(7) TODAY’S BIRTHDAY STARGAZER

  • Born December 27, 1571 — Johannes Kepler

(8) YOUNG SETH MACFARLANE’S STAR TREK VIDEO. David Klaus sent this video and made these comments about it on Facebook:

I presume this is only an excerpt of a longer fan film Seth MacFarlane made as a teen, a far better film than I could have made when I had thoughts about trying to do when I was a teen many years before this.

His space background is an artist’s conception of gases spiraling into the event horizon of a black hole, pretty cool, along with what appears to be an AMT model of the refit Enterprise. His voice occasional verges into sounding like Shatner’s instead of his own, and he uses sound effects and music from the original series. I’d get a kick out of seeing the whole thing.

 

(9) NUKE HOBBYIST. He told NPR it’s not that hard, compared to what else is done today in manufacturing: “North Korea Designed A Nuke. So Did This Truck Driver”

To make his models, he drove 1,300 miles to Los Alamos, N.M., the birthplace of the atomic bombs. The museum there has accurate, full-scale replicas of Little Boy and Fat Man that he could work from. As he designed his models, he decided he’d write a brochure to go with them.

“The brochure turned into a 431-page book,” he says.

Coster-Mullen never sold a single model, but he has been adding to his bomb brochure ever since, building up what are basically complete specs for America’s first nuclear weapons. He has traveled the country, and the world, to glean all sorts of supposedly secret details.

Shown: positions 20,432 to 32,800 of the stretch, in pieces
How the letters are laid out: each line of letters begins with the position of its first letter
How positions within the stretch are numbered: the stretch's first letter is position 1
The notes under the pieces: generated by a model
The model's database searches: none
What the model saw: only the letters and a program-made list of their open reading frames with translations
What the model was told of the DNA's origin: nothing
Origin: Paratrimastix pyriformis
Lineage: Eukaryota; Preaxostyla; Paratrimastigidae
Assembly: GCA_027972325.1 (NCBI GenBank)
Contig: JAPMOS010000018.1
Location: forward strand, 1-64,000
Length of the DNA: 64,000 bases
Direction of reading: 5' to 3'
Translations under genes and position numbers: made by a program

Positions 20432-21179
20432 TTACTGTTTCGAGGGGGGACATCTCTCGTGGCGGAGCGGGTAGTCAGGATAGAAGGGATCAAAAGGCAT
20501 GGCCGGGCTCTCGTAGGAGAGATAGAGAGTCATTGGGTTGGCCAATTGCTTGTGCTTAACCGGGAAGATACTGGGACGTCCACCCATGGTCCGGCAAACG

“Nobody leaked anything to me,”he says. “I found all this information was hiding in plain sight.”

(10) SOI DISANT DISNEY PRINCESS. She’s willing to take the promotion!

(11) BATTLESTAR GALACTICA. Chris Nuttall argues the case for the original — “Classic Battlestar Galactica – The Review” at Amazing Stories.

Battlestar did it’s level best to depict a society that was different from ours, even though it had points in common. Everything from the ranks and uniforms to the games and terminology smacked of an alternate universe, not men and women who could have walked off a modern day aircraft carrier. It wasn’t that far from America, I admit, but it was different – again, unlike the remake. It’s really a pity they didn’t put quite so much thought into their FTL drive concepts, as the exact nature of ‘light-speed’ is never really addressed.

Like most other shows from that era, Battlestar needed a good cast – the special effects could not carry the show by themselves. And Battlestar had some very good characters – Commander Adama, Apollo, Starbuck, Tigh and Boomer … and, on the other side, Baltar and Count Iblis. (Notably, Baltar was originally executed by the Cylons after betraying the Twelve Colonies, but he was later brought back because they needed someone as the face of the enemy, a problem the remake sought to solve with ‘skin-jobs.’)

[Thanks to John King Tarpinian, JJ, David K.M. Klaus, Will R. Cat Eldridge, and Chip Hitchcock. Title credit goes to File 770 contributing editor of the day OGH.]